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Harvey J. Alter, Michael Houghton and Charles M. Rice share the award for identifying the virus behind the blood-borne liver disease

Harvey J. Alter, Michael Houghton, Charles M. Rice. Credit- Ill. Niklas Elmehed, © Nobel Media
Harvey J. Alter, Michael Houghton, Charles M. Rice. Credit- Ill. Niklas Elmehed, © Nobel Media

This year’s Nobel Prize in Physiology or Medicine was awarded for the discovery of the hepatitis C virus, which causes severe liver disease and chronically infects more than 70 million people worldwide. The prize was jointly awarded to American researchers Harvey J. Alter and Charles M. Rice and British-born scientist Michael Houghton.


Three hepatitis viruses are known to infect the liver: Hepatitis A is transmitted by water or contaminated food, and it causes a short-term infection that is typically resolved within weeks. Hepatitis B and C are transmitted by contaminated blood, and they cause chronic infections that can silently attack the liver for decades. This damage can lead to cirrhosis or liver cancer, which are sometimes only treatable through liver transplants. As a result of hepatitis C’s discovery and blood-screening programs, the virus has been nearly eliminated, and most cases are treatable.

“I’m surprised but not that surprised” about the Nobel announcement, says Timothy Sheahan, a virologist and an assistant professor of epidemiology at the University of North Carolina at Chapel Hill’s Gillings School of Public Health. Sheahan did his postdoctoral work on hepatitis C in Rice’s laboratory at the Rockefeller University. “Charlie Rice’s work in discovering the hepatitis C virus and creating systems to study the biology and do drug discovery for [the virus] led to the development of antiviral drugs that can cure people of hepatitis C. The same effort … led to the discovery and use of what is now called remdesivir,” an antiviral drug that has been shown to shorten the duration of COVID-19, adds Sheahan, who has studied the medication’s effectiveness against SARS-CoV-2 and other coronaviruses. “And now this is being used on the president of the United States.”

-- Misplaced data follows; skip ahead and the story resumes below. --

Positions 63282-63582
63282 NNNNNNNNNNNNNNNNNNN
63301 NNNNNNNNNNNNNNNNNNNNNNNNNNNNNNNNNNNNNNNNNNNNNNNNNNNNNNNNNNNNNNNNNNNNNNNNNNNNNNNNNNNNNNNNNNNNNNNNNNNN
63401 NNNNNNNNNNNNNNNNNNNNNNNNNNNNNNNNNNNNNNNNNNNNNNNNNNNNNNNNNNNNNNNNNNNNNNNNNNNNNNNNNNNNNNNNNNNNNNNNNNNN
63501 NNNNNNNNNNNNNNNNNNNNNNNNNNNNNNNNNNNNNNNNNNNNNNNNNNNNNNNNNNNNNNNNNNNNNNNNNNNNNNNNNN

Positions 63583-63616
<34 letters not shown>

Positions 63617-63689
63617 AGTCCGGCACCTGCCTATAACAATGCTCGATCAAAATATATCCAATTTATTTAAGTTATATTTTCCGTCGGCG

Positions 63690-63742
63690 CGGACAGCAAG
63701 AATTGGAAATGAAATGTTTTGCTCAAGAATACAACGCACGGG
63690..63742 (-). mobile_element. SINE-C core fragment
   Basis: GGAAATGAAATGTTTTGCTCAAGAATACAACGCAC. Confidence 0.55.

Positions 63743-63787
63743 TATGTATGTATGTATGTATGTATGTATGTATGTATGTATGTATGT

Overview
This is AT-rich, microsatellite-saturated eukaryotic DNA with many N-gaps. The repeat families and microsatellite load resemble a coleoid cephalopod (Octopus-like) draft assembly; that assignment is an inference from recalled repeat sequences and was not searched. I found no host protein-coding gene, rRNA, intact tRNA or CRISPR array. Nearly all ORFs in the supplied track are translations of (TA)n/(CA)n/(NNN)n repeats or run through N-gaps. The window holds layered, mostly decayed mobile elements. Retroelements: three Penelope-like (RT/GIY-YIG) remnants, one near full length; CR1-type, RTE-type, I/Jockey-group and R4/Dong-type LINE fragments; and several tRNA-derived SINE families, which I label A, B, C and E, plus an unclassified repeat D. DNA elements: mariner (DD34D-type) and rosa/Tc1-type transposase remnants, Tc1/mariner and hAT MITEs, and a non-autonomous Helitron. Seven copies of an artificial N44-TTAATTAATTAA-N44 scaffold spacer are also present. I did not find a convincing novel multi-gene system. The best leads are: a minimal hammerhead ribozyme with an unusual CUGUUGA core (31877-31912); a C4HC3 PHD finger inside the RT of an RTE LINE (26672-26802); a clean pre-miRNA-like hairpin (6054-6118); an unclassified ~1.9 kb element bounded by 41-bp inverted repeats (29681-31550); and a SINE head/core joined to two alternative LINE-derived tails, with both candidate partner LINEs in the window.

Hepatitis B and C were first noticed in patients who had received numerous blood transfusions or therapeutics made from donated blood. In the mid-1960s American physician Baruch Blumberg discovered the hepatitis B virus (for which he was awarded the 1976 Nobel Prize in Physiology or Medicine). But this virus did not explain all cases of post-transfusion liver disease. In the late 1960s, Alter, who was then working at the National Institutes of Health Blood Bank, began to suspect an as yet unknown pathogen was causing the disease. He later showed that the illness could be transferred to monkeys from patients’ blood.

Isolating the hepatitis C virus was harder, but Houghton—then working at the pharmaceutical company Chiron—and his colleagues were able to successfully clone it in 1989 by introducing viral DNA from an infected animal into bacteria, and using human antibodies to the virus to screen for its genetic sequence. They found that Hepatitis C resembled viruses from a family called flaviviruses. It was the first time this type of molecular biology approach had been used to identify a virus. The discovery led to a blood test that could screen for hepatitis C. This immediately reduced the number of cases resulting from blood transfusions worldwide.

But one question remained: Did the virus alone cause disease? Rice, then at Washington University in St. Louis, and his colleagues cloned the pathogen and injected the copies into animals, but the virus did not replicate. When Rice compared the sequences of many viral clones, he saw they contained genetic mutations that made them defective. But when he repaired the mutations, the clones caused clinical signs of hepatitis C in chimpanzees. This result showed that the cloned virus could cause disease.

“I think Alter truly deserved it,” says Patrizia Farci, chief of the hepatic pathogenesis section at the National Institute of Allergy and Infectious Diseases, who has been collaborating with him for years. “This work, together with [that of] Michael Houghton and Charlie Rice, has saved millions of lives and also shows that science does not have any barrier.” Farci first met Alter in the 1980s, and she says he used to write and read poetry about science. “He’s not only science!” she adds.

Sheahan speaks similarly highly of Rice. “He’s just a special person,” Sheahan says. “I’ve had two mentors, [including Rice]. They’re both really smart. But these are famous people who are actually good at being humans.”

“All three laureates have made tremendous contributions,” says Angela Rasmussen, a virologist and an associate research scientist at the Columbia University Mailman School of Public Health. Rasmussen, who did her postdoctoral work on the hepatitis C virus (but not with Alter, Houghton or Rice). She admits she was a bit surprised that the award went to this area of research. though shesays it is very relevant because hepatitis C is itself a pandemic. While Rasmussen says the recipients are all deserving, she notes that the Nobel Committee has once again honored three white men with the prestigious award. “It really puzzles me that the Nobel Committee says they are awarding the best science,” she says, “but the reality is: there are lots of people contributing to the best science that are women and people of color. They could do more to address that disparity.”


Last year’s prize was awarded to scientists William Kaelin, Jr., Peter Ratcliffe and Gregg Semenza for the discovery of how cells sense oxygen.
 
 
Author:
Tanya Lewis is an associate editor at Scientific American who covers health and medicine. Contact Tanya via Twitter: https://twitter.com/@tanyalewis314 Credit: Nick Higgins

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